Report on 153 sequential three-incision robotic-assisted pulmonary resections by a single surgeon: technical details and learning curve

Muyun Peng, Xiang Wang, Chen Chen, Sichuang Tan, Wenliang Liu, Fenglei Yu

Abstract

Background: There are several techniques for robotic-assisted pulmonary resection, depending on the number and position of ports and utility incisions. We developed a technique for three-incision robotic- assisted pulmonary resection, and here we reported our initial results.
Methods: Three-incision pulmonary resection with the da Vinci surgical system (Intuitive Surgical, Sunnyvale, CA, USA) was attempted in 153 patients. Robotic instruments were used for individual dissection of the hilar structures through two thoracoscopic ports and a 3-cm utility incision without rib spreading. Data on patient characteristics and perioperative results were prospectively collected.
Results: Between December 2016 and December 2018, a single surgeon performed three-incision robotic- assisted pulmonary resection on 153 consecutive patients in the Thoracic Surgery Department of the Second Xiangya Hospital. There was no emergent conversion to thoracotomy. Median operative time was 146.84 minutes (range, 40–320 minutes), and the median estimated blood loss was 62.70 mL (range, 5–200 mL). The mean postoperative days before chest tubes were removed was 3.91 (range, 2–18), and the mean postoperative days before patients were discharged was 5.34 (range, 2–20). The median number of lymph node stations dissected was 5 (range, 1–9). The mean number of nodes resected was 12 (range, 1–35), and postoperative complications were observed in 12 patients (7.84%).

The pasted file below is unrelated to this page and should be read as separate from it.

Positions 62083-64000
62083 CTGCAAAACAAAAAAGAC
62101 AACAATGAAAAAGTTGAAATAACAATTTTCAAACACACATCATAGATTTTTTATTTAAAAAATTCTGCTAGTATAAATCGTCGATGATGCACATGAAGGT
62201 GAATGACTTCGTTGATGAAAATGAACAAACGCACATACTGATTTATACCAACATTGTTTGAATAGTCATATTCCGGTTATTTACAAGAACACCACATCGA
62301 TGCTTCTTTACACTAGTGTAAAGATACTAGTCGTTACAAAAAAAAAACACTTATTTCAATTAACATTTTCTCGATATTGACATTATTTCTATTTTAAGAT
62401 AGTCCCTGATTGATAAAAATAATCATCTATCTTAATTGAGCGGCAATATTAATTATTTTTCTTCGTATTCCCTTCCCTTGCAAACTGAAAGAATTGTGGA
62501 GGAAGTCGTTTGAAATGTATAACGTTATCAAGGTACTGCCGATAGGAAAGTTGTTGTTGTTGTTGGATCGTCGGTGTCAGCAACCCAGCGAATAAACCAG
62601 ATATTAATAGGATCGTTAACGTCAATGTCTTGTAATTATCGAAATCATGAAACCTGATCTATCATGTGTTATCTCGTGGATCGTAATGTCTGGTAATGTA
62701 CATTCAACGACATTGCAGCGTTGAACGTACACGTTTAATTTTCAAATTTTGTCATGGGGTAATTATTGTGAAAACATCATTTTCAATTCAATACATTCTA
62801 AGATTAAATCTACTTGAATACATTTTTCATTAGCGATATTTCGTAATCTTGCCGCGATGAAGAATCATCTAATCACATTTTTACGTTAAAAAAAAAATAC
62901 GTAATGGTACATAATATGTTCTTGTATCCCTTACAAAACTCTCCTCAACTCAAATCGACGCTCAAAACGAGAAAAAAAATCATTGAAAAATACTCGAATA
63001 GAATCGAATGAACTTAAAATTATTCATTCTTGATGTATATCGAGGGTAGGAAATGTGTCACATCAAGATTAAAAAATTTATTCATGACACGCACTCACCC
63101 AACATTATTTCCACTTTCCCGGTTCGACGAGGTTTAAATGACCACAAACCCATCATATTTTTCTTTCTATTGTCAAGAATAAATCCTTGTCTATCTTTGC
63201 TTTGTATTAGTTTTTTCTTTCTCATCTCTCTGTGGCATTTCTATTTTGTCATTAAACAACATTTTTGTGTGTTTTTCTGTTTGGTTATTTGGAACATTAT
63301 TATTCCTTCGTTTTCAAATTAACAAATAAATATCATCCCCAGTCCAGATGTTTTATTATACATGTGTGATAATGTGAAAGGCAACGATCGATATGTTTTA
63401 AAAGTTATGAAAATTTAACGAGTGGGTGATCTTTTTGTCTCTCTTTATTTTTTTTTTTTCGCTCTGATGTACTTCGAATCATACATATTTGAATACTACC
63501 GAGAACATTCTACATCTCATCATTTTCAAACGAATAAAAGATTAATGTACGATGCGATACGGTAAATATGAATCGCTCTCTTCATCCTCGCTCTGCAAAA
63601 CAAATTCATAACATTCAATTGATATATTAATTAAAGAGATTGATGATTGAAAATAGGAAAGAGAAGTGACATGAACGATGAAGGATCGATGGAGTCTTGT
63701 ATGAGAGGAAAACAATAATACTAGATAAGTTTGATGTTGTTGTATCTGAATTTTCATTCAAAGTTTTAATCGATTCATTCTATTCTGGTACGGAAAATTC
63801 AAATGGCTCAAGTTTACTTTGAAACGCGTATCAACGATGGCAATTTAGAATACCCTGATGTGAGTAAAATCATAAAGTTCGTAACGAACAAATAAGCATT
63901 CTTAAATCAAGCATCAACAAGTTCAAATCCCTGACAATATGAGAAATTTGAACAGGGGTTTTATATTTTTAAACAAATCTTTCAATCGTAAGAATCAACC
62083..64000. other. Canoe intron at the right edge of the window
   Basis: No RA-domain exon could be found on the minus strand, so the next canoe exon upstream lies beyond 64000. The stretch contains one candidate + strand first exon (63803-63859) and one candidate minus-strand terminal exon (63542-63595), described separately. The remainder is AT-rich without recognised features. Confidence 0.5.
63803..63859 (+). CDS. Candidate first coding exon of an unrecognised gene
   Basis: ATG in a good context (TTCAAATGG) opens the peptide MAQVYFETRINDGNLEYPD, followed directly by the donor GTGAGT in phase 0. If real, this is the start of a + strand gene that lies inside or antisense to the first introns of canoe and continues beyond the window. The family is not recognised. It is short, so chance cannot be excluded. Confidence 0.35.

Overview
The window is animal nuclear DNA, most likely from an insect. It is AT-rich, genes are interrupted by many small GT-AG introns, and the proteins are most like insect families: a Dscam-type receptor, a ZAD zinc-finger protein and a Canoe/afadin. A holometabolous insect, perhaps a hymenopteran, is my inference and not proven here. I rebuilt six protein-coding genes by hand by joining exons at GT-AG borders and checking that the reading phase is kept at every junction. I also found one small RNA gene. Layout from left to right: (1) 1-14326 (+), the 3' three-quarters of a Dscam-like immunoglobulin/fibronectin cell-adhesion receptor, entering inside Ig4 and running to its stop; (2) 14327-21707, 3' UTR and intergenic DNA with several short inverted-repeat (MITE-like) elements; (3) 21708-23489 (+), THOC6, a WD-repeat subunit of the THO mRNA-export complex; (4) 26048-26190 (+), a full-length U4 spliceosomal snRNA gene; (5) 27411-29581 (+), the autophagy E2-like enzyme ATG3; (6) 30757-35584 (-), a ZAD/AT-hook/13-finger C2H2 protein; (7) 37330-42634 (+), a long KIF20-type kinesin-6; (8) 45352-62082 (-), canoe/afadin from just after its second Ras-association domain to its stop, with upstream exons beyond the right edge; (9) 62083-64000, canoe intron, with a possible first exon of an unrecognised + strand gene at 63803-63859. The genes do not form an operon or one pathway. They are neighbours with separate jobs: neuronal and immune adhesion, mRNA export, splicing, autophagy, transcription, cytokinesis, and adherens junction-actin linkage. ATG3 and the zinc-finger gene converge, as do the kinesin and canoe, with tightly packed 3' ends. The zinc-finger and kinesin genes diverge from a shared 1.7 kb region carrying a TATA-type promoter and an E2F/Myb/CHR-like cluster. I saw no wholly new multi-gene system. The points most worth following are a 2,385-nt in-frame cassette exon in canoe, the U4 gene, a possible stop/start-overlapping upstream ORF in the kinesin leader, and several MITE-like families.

Conclusions: Three-incision robotic-assisted pulmonary resection is practicable, safe, and ideal for novices experienced in video-assisted thoracic surgery (VATS) surgery. It also appears to be oncologically acceptable for lung cancer; however, more studies on a large population are necessary to confirm these conclusions.

Article Options

Download Citation